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Reporting from EQUELLA Navigate North America Conference

Although the EQUELLA conference is in its sixth year, this was a first in bringing the conference to North America. The conference itself is a showcase of product strategy, roadmapping the latest or upcoming release of EQUELLA, and showcasing how other institutions are implementing or using EQUELLA. It’s also an opportunity to connect, network and collaborate with fellow EQUELLA users.

Simon Wilkinson, Director of Product Management, opened the conference. He spoke about the 11-year history of EQUELLA and also shared with us the strengths of EQUELLA. I think that these strengths are what make EQUELLA a good product. I can see how these strengths are why a number of higher ed institutions have adopted it as a digital repository:

  • Specifically built to manage educational content

  • Support for e-learning standards such as LTI, QTI, SCORM

  • Flexible Permission Model

  • Powerful Reporting

  • Extremely configurable

  • LMS Integration

  • Integration support for streaming media

The keynote presentation blended topics of digital learning and teaching. I enjoyed it significantly. Dr. Rob Kadel, who is also a team member of Pearson, was the keynote speaker. His presentation was titled “Lateral Thinking: Trends, Expectations, and Personalization in eLearning”

His keynote focused on personalized learning, social media and the opportunities for personalization, and how trends in social media (consumption, curation, conversation, collaboration, etc.) can contribute to learning in an educational environment.

Personalization of learning revolves more around individuation as opposed to a more pluralization approach in education. So, in the academic sense (as Dr. Kadel put it) individuation is about how each student is taught and assessed in ways that are appropriate and comfortable for that learner. Whereas with pluralization, anything worth teaching could and should be taught in several ways. By doing so, one reaches more learners.

Another interesting emerging theme that I picked up from his keynote presentation is there are new expectations. The new expectation is learners going from being consumers of knowledge to producers of knowledge. Additionally, learners knowing how to collaborate to create knowledge. These expectations are in line with the current trends of 21st century digital learning and teaching. The idea is moving away from this top-down approach of teaching to a bottom-up approach that focuses on knowledge creation. Dr, Kadel tied this to reasons why one might use social media in education. And as I continued to listen to Dr. Kadel, I began to understand that the gist of his keynote is that education is based upon relationships. And the current world we live in with social media networks is changing our way of having relationships. Thus, we can leverage this trend in some educational context or framework.

Melissa Ed, Strategic Consultant, gave us an overview of the EQUELLA’s consulting practices. What does this mean? This is a service that EQUELLA provides for those in a position of making strategic decisions about the future of their institutions. She showcased how their team of consultants bring deep experience in higher ed administration, data analysis and strategic planning in partnerships on projects with leading institutions (i.e. UCLA Extension and Colorado State University Global Campus).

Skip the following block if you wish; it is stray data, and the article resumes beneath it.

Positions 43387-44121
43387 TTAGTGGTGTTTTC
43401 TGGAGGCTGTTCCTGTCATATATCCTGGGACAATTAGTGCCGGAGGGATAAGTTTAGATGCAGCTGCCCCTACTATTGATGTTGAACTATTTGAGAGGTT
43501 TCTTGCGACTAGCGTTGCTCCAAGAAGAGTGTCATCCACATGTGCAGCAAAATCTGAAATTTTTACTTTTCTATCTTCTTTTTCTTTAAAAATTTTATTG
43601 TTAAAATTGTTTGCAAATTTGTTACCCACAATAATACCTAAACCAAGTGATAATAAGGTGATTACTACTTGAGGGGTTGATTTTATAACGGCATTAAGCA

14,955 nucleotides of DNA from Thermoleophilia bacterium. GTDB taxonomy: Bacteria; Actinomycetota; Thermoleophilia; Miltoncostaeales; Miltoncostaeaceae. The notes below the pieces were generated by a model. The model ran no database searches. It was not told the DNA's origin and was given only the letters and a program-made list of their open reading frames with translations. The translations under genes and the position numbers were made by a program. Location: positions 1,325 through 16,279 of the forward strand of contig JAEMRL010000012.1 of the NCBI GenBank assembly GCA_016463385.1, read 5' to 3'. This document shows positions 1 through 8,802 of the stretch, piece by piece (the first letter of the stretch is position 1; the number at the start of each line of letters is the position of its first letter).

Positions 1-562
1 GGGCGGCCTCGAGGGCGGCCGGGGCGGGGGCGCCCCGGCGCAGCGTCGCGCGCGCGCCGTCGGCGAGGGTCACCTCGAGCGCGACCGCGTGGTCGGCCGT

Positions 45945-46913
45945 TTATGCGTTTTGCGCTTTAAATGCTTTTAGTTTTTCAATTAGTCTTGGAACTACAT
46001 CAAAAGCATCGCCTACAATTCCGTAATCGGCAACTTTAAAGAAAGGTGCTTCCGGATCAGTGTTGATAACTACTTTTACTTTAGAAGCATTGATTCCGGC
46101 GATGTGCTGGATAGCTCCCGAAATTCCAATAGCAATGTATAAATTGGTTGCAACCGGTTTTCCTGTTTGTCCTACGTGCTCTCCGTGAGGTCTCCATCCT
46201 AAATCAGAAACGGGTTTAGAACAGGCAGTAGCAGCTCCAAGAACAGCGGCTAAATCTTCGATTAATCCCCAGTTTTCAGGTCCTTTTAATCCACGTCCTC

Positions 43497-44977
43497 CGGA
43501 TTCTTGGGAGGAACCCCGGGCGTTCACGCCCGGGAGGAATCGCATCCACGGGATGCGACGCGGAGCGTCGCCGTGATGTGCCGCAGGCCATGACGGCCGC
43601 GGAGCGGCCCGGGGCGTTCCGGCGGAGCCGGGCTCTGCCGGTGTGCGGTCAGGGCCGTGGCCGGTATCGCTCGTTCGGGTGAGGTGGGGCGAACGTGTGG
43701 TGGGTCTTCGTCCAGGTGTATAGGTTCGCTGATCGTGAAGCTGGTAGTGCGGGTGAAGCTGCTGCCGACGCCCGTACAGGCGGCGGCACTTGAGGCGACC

After lunch, I went to a session by EQUELLA team member, Jim Kurian, an EQUELLA trainer and specialist. He showcased a lightweight software utility designed to bulk manage item metadata in the EQUELLA content repository system named EMU (EQUELLA Metadata Utility). According to Kurian, EMU is typically installed on an EQUELLA administrator’s workstation. You can then connect to an EQUELLA repository via a local network or over the Internet. This software allows querying of EQUELLA and bulk updating of the metadata of selected items. Additionally, an application administrator can use this tool to inspect and modify EQUELLA XML.

Day 1 of this conference wrapped up with a presentation about the strategic direction of EQUELLA centering on the goal of remaining technically innovative and continually developing its strengths. EQUELLA makes it clear its commitment to engage with their clients as a part of the various ways to ascertain which direction their product (EQUELLA) roadmap should take. Using Agile methodologies, gathering requirements, writing specifications, partaking in the design process, signing off features, writing user guides and manuals, presenting webinars, running beta programs, managing the feature request website and various other duties all contribute to formulating a strategic direction. Additionally, I learned that EQUELLA has plans to roll out EQUELLA 7 in the near future. EQUELLA 7 will a bit of a significant change. Not just atheistically, but also on the back-end. What is EQUELLA 7?

  • Move to a fully SaaS-based tech stack

  • Develop a new UX designed to

    • support mobile first

    • single page application (SPA)

    • new administration interface

    • utilize the best of breed design architecture to ensure delivery of a scale based, flexible content system

Overall, I enjoyed this conference. I was able to learn about various aspects of EQUELLA and even picked up a bit of Australian lingo!